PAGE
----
Motorcycle rule changes will save costs—at no risk to safety
20 November 2015
The Australian Government today announced a change to the Australian Design Rules (ADRs) for motorcycles—which will save costs with no risk to safety.
Minister for Major Projects Paul Fletcher said the change will allow motorcycles and motorcycle handlebars to be wider than the rules allow today.
The maximum permitted width for motorcycles will rise from 1000 mm to 1100 mm; for motorcycles with sidecars, three wheeled mopeds and motor tricycles it will rise from 1850 mm to 2000 mm.
The maximum handlebar width for motorcycles will rise from 900 mm to 1100 mm.
These changes are expected to save the industry around $3.4 million every year. Over 4,600 new motorcycles a year will no longer need modifications to handlebars, bodywork, brake and clutch levers, foot pegs and panniers before they enter the Australian market.
After careful review, the Australian Government and state and territory governments agreed to amend the ADRs, as the amendments will not reduce vehicle safety and will bring Australia into line with other major vehicle markets including the European Union, United States and Japan.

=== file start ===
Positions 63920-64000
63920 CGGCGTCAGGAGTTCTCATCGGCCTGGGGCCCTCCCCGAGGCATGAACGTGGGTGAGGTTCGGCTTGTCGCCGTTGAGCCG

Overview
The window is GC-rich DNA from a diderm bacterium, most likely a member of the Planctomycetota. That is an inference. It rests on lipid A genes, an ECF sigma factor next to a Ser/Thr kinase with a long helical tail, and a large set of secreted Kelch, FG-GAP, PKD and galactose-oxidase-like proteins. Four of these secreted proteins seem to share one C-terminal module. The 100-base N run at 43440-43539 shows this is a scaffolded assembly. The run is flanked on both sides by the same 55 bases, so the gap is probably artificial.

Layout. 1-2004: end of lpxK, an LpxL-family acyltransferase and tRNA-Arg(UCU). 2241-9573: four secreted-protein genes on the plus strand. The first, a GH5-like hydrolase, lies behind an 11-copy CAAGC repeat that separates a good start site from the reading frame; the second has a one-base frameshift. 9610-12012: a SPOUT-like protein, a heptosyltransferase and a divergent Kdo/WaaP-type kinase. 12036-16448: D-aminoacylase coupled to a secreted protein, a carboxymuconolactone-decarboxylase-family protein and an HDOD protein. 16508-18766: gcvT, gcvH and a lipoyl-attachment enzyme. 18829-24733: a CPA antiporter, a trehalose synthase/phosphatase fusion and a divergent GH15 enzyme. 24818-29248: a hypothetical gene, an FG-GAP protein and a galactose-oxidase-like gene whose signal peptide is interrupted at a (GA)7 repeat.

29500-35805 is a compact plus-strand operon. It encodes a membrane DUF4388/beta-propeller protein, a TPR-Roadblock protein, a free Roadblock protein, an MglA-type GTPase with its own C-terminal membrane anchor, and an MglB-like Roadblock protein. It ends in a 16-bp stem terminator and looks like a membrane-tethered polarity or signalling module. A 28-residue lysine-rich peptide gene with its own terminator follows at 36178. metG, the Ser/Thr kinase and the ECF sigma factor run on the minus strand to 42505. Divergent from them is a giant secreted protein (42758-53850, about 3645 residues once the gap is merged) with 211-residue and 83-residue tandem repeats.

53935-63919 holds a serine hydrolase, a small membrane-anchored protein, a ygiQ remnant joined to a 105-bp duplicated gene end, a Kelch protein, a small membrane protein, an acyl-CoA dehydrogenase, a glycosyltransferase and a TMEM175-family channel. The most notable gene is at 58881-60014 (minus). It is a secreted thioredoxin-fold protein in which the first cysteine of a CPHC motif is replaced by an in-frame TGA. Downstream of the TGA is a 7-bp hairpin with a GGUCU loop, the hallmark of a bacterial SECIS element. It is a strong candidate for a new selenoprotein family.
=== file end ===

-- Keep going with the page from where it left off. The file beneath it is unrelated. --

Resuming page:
Motorcyclists in Australia will now have improved access to motorcycles and motor tricycles as originally designed by the manufacturers, and at better prices.
Like the removal of requirements for rear motorcycle mudguard extensions announced by the Government last year, this initiative is in step with the Australian Government's response to the Productivity Commission‘s Report on Australia's Automotive Manufacturing Industry to accelerate harmonising ADRs with United Nations vehicle regulations.
Harmonisation with international standards provides access to the latest vehicle technology at the lowest possible cost. An important part of this is the removal of unique Australian content in the ADRs where it cannot be justified.
Further reforms will be announced in the coming months.